Higher Ed’s Warning: Travel Ban Undermines U.S. Tech Training & Hiring
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provost of MSU’s office of international programs.
“They ask questions like, “Is the U.S. still a safe country?’ “ Di Maria says.
India, which has one of the largest Muslim populations in the world, trails only China among the nations sending the greatest number of international students to the United States. India sent 165,918 students in the 2015-2016 academic year, up 24.9 percent. China sent 328,547, up 8.1 percent.
“The past two years has seen double-digit growth for (students from) India,” Di Maria says. “I don’t know if we’ll see that again, given the inquiries.”
Students and their parents are not only concerned that the administration may add more countries to the restricted list, Di Maria says. In the current climate of anti-immigrant, anti-Muslim political rhetoric, they’re also worried about the treatment of Muslim students, whether they’re citizens of Libya, France, or the United States itself.
Martyn Miller, an official with Temple University’s Office of International Affairs, says students are hearing unfounded reports that, for example, U.S. consular officials have stopped granting visas in Kenya, which shares a border with Somalia, one of the seven nations named in the travel ban. Kenya sent more than 3,000 students to the United States in 2015-2016. The rumors also extend to South American countries. “Colombia has come up,” Miller says. “Venezuela has come up.”
The fear and confusion about U.S. immigration policy could extend to Muslim students living in Europe, if their own country of origin, or their parents’, brings them under heightened scrutiny as potential terrorist threats. It’s also conceivable that some non-Muslim students may bypass U.S. schools to express disapproval of the administration’s immigration stance, Miller says.
The uncertainty over U.S. policy comes just as prospective graduate students are facing decision dates—-pondering whether to come to the United States in the fall or go instead to nations such as Canada, the United Kingdom, Australia and New Zealand. These countries are high on the list of options for international applicants seeking a leg up for skilled positions in the global economy.
The confusion over ground rules for entry into the United States may persist past the May 1 decision date when many undergraduate applicants must decide which college offer to accept. The outlook for current and prospective foreign students could continue to change every day, for weeks or possibly for months, as federal courts at various levels weigh claims that Trump’s executive order violates principles of the U.S. Constitution, federal laws, and American values.
Outcome of court battle may not end the uncertainty
Although a federal judge in Washington State put Trump’s executive order on hold nationwide on Friday, the administration is mounting an appeal that could eventually reach the U.S. Supreme Court. The high court might be called on to reconcile conflicting lower court decisions on the issue from the different federal jurisdictions where judges have already weighed in. And new lawsuits continue to be filed.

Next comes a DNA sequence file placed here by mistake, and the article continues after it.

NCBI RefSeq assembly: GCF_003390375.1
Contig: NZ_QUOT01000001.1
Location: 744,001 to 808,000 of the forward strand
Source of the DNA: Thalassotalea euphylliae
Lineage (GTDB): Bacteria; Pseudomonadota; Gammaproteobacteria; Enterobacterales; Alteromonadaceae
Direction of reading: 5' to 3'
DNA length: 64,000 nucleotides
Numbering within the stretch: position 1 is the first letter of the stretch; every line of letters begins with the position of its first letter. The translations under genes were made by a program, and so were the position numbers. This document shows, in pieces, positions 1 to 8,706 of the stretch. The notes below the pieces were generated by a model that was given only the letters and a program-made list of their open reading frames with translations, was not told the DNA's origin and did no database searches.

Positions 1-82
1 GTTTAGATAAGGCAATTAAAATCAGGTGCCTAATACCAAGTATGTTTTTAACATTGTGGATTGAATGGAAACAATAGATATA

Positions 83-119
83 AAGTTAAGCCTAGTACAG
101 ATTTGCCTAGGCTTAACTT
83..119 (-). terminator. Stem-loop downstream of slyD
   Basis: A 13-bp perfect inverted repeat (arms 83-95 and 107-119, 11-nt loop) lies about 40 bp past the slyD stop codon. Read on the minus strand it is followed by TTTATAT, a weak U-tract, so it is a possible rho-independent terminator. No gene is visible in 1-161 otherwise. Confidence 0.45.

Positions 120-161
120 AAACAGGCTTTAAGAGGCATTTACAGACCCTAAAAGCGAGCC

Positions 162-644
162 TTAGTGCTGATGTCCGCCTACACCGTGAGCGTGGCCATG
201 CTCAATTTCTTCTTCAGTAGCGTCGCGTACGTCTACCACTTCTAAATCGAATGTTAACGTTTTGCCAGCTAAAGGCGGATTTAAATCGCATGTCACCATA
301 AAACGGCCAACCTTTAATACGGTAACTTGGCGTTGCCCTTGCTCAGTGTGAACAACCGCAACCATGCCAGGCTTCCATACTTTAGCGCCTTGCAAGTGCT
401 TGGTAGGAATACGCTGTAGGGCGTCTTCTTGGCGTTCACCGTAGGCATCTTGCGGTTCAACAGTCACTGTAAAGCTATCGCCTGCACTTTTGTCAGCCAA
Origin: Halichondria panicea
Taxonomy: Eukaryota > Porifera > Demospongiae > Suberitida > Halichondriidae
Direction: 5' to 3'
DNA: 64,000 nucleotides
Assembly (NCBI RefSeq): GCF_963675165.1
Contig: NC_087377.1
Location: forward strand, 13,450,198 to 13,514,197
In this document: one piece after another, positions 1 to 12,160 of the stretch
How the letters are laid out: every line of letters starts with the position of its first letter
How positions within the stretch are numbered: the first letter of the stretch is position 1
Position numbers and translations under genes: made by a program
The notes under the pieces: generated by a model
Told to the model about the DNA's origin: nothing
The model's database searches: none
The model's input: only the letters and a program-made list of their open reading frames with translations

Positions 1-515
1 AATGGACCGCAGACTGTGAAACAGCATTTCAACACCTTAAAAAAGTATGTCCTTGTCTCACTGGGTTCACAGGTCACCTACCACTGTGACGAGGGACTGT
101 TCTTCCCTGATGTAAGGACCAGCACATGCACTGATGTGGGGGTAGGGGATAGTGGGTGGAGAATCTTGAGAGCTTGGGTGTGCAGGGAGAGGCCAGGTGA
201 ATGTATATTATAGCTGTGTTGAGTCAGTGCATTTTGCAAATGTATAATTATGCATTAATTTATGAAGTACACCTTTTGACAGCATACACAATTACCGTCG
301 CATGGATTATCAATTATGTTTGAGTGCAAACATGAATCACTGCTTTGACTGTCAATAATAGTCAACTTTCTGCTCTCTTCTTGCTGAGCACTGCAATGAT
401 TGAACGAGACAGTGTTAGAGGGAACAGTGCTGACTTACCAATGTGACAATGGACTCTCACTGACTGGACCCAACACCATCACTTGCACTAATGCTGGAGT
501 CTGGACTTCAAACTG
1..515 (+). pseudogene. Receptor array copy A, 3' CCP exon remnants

Even if federal courts rule that parts of the Trump executive order are constitutionally barred, other provisions could survive judicial scrutiny and go into effect. And after the current court battle is settled, Trump could conceivably issue new restrictions, and these may or may not be challenged in court.
A foreign student who manages to get here on a student visa might risk getting stranded on a visit home if U.S. travel policies change unexpectedly again.
Seventeen-year-olds deciding where to spend their freshman year may fear they wouldn’t be able to go home for four years—-and that their families couldn’t come over to visit them, Di Maria says.
Universities are watching out for other changes in immigration policy that could hamper their ability to recruit international students. For example, foreigners who enter the United States on a student visa can now stay for a year after graduation to work, under a program called OPT, or optional practical training. Students have been asking Di Maria whether that option will go away.
If the federal government further restricts H1-B visas—and late last month Bloomberg News reported that an executive order targeting that program is in the works—international students who had hoped for a significant career stint in the United States after graduation might stay home, or look to a more welcoming country such as Canada, Di Maria says.
That may be starting to happen. Di Maria says a Toronto colleague told him that foreign student interest is spiking there.
“They’re seeing an increase in applications like they’ve never seen before,” he says.
Meanwhile, higher education advocacy groups and schools themselves are gearing up a campaign to inform government agencies and the public about the value of international students to American security interests and the U.S. economy.
“International students come here with two suitcases,” Di Maria says. They buy everything else, from housing to … Next Page »